A Spectacular System Beats Passion

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“The best luck of all is the luck you make for yourself.” — Douglas MacArthur

Do you have a system on your side?

One of the keys that separates people who get “lucky” in life, or succeed despite setbacks, is that they have a system.

They don’t depend on heroic effort or the long shot or goals.

Instead, they put a system in place and they work in a more systematic way.   By using a system, they put the odds in their favor, and they have an approach that helps them deal with setbacks and failures, to try again another day.

In the book, How to Fail at Almost Everything and Still Win Big: Kind of the Story of My Life, Scott Adams shares his insight that the secret of success is not passion.  It’s a spectacular system.

Mark Zuckerberg’s System for Success

Mark Zuckerberg developed technical skills and business acumen and channels it into social innovation.

Via How to Fail at Almost Everything and Still Win Big: Kind of the Story of My Life:

“On the system side, consider Mark Zuckererg, founder of Facebook.  It’s apparent that his system for success involved studying hard, getting extraordinary grades, going to a top college — in his case Harvard — and developing a skill set with technology that virtually guaranteed riches in today’s world.  As it turns out, his riches came quickly through the explosive growth on Facebook.  But had that not worked out, he would likely be a millionaire through some other start-up or just by being a highly paid technical genius for an existing corporation.  Zukerberg’s system (or what I infer was his system) was almost guaranteed to work, but no one could have imagined at the time how well.”

Warren Buffet’s System for Success

Warren Buffet finds undervalued stocks and holds them forever.

Via How to Fail at Almost Everything and Still Win Big: Kind of the Story of My Life:

“Warren Buffet’s system for investing involves buying undervalued companies and holding them forever, or at least until something major changes.  That system (which I have grossly oversimplified) has been a winner for decades.  Compare that with individual investors who buy a stock because they expect it to go up 20 percent in the coming year; that’s a goal not a system.  And not surprisingly, individual investors generally experience worse returns than the market average.”

A Gifted Salesman’s System for Success

One “lucky” salesmen focuses on selling subscriptions that  auto-enew over selling things that are one-time purchases.  He plays the residual income angle.

Via How to Fail at Almost Everything and Still Win Big: Kind of the Story of My Life:

“I have a friend who is a gifted salesman.  He could have sold anything, from houses to toasters.  The field he chose (which I won’t reveal because he wouldn’t appreciate the sudden flood of competition) allows him to sell a service that almost always auto-renews.  In other words, he can sell his service once and enjoy ongoing commissions until the customer dies or goes out of business.  His biggest problem in life is that he keeps trading his boat for a larger one, and that’s a lot of work.”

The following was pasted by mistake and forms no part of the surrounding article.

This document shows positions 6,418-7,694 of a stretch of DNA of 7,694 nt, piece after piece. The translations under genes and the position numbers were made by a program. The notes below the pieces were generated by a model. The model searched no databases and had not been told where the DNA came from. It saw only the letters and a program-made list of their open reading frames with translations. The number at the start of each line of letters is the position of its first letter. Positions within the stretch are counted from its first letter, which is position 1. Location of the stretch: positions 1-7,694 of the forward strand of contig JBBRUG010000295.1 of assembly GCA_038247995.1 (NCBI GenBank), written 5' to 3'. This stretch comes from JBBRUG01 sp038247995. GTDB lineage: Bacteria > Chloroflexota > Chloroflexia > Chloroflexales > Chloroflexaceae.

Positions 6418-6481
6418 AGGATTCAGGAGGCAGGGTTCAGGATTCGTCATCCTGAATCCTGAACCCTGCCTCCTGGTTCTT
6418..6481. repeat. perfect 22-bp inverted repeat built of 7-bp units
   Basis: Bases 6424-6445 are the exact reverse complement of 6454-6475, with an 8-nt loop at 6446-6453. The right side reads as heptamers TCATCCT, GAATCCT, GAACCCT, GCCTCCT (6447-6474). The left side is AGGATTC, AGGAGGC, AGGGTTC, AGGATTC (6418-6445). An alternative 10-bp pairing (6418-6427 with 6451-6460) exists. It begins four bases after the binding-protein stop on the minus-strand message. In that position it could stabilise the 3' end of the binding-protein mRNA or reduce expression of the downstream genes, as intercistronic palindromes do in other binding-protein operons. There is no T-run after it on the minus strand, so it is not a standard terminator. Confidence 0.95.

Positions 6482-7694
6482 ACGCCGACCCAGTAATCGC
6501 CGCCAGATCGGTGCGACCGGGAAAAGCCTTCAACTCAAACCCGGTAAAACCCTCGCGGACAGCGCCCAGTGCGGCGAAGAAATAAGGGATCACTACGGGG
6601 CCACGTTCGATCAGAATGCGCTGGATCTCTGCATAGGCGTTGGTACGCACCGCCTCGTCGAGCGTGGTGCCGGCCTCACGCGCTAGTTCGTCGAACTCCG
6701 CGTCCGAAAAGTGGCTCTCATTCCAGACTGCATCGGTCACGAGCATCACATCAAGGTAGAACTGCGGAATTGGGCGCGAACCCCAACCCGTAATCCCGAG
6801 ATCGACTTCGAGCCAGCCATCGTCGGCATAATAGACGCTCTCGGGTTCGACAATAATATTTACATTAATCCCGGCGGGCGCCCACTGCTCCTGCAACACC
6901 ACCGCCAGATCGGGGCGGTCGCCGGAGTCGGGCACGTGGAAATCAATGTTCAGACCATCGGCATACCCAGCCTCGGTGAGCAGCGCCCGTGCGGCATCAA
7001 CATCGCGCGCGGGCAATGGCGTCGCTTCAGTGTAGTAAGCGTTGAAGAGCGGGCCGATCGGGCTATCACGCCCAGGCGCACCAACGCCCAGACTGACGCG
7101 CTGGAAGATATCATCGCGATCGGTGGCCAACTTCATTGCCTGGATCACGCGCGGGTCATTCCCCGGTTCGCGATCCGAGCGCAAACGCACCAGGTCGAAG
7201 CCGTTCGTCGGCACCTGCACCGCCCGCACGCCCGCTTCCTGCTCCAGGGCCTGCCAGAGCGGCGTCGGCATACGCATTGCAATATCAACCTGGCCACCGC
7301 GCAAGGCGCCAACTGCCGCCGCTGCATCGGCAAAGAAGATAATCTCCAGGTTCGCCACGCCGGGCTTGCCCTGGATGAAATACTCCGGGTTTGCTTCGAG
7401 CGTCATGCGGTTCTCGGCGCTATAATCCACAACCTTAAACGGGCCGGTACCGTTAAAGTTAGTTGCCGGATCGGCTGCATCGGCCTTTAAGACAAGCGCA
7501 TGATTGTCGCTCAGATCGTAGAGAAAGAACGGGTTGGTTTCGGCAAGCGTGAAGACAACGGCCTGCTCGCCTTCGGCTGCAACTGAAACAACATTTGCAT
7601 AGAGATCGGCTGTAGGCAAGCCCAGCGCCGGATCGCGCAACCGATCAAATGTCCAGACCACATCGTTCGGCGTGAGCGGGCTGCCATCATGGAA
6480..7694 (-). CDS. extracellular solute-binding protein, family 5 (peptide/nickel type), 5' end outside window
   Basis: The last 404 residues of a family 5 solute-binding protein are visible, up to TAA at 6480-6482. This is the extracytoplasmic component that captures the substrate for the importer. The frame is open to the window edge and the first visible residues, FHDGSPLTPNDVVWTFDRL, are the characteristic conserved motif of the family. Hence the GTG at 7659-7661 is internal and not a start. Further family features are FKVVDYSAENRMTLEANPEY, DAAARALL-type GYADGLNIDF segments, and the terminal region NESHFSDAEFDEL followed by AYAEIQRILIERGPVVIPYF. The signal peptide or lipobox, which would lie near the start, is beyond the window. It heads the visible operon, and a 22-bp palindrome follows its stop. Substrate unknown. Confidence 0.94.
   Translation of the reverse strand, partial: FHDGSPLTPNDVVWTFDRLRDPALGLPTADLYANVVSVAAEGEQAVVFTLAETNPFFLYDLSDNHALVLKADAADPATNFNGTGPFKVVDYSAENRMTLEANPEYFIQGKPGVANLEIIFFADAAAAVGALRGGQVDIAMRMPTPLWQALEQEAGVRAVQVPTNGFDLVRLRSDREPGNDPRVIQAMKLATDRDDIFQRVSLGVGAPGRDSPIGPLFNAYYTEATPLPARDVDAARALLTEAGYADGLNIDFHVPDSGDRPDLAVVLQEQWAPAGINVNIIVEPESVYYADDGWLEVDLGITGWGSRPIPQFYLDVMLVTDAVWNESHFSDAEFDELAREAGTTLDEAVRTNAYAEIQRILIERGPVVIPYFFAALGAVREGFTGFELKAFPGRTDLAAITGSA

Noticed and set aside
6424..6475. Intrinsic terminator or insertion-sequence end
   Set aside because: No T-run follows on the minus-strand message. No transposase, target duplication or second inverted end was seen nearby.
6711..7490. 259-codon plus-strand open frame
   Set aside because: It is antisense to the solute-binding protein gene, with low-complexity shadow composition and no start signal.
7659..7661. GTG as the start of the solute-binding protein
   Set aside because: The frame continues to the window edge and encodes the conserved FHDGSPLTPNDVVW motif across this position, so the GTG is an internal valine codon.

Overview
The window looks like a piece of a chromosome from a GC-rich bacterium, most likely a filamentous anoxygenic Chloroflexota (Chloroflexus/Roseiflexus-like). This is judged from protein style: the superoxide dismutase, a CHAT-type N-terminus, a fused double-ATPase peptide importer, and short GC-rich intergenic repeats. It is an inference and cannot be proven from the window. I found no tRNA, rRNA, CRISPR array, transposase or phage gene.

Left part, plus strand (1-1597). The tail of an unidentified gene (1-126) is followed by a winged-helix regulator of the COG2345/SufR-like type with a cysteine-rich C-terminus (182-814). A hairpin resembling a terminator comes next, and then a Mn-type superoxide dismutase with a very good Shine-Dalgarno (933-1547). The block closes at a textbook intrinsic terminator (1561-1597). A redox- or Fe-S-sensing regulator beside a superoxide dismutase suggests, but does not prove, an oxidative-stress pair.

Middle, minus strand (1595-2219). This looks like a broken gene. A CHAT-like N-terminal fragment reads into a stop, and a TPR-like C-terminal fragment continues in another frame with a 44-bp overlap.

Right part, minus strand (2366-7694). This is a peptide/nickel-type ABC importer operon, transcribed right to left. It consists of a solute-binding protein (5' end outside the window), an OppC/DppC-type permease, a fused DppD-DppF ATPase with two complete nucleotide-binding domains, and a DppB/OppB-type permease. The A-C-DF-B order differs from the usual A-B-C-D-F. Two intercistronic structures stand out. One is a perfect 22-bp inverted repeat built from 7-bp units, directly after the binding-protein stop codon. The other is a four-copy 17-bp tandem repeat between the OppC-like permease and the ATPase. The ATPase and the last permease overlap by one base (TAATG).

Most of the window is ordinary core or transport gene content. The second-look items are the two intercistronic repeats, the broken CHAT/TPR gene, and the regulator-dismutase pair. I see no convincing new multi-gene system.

Observers Call Him Lucky.  I Call It a Spectacular System.

Is it luck?  Or did this salesmen know how to hone in on using a better system for his sales success?

Via How to Fail at Almost Everything and Still Win Big: Kind of the Story of My Life:

“Observers call him lucky.  What I see is a man who accurately identified his skill set and chose a system that vastly increased his odds of getting ‘lucky.’  In fact, his system is so solid that it could withstand quite a bit of bad luck without buckling.  How much passion does this fellow have for his chosen field? Answer: zero.  What he has is a spectacular system, and that beats passion every time.”

If your failures are overwhelming your successes, consider using systems to change your game, or consider changing your system.

As a friend of mine puts it, try to make it so that you naturally fall into “the pit of success.”

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The Way of Success

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Image by the U.S. Army.

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2 COMMENTS

  1. J. D., You’ve really given me something to think about with this one! At the moment, I’ve taken to experimenting. Once I see what actually works, it will be easier to create the right system.

    • Experimenting is the way to go.

      It helps test our assumptions, and change course (when we’re open to the surprises and insights.)

      And there’s a lot to be said for studying success patterns.
      When you can find a model and a mentor for what you’d like to achieve, it helps you find the critical path.

      So, really, the key is having a recipe for learning from success patterns.

      I wrote about this approach in “The Way of Success.” Now that I think about it, maybe I should have called it The Success “System.”

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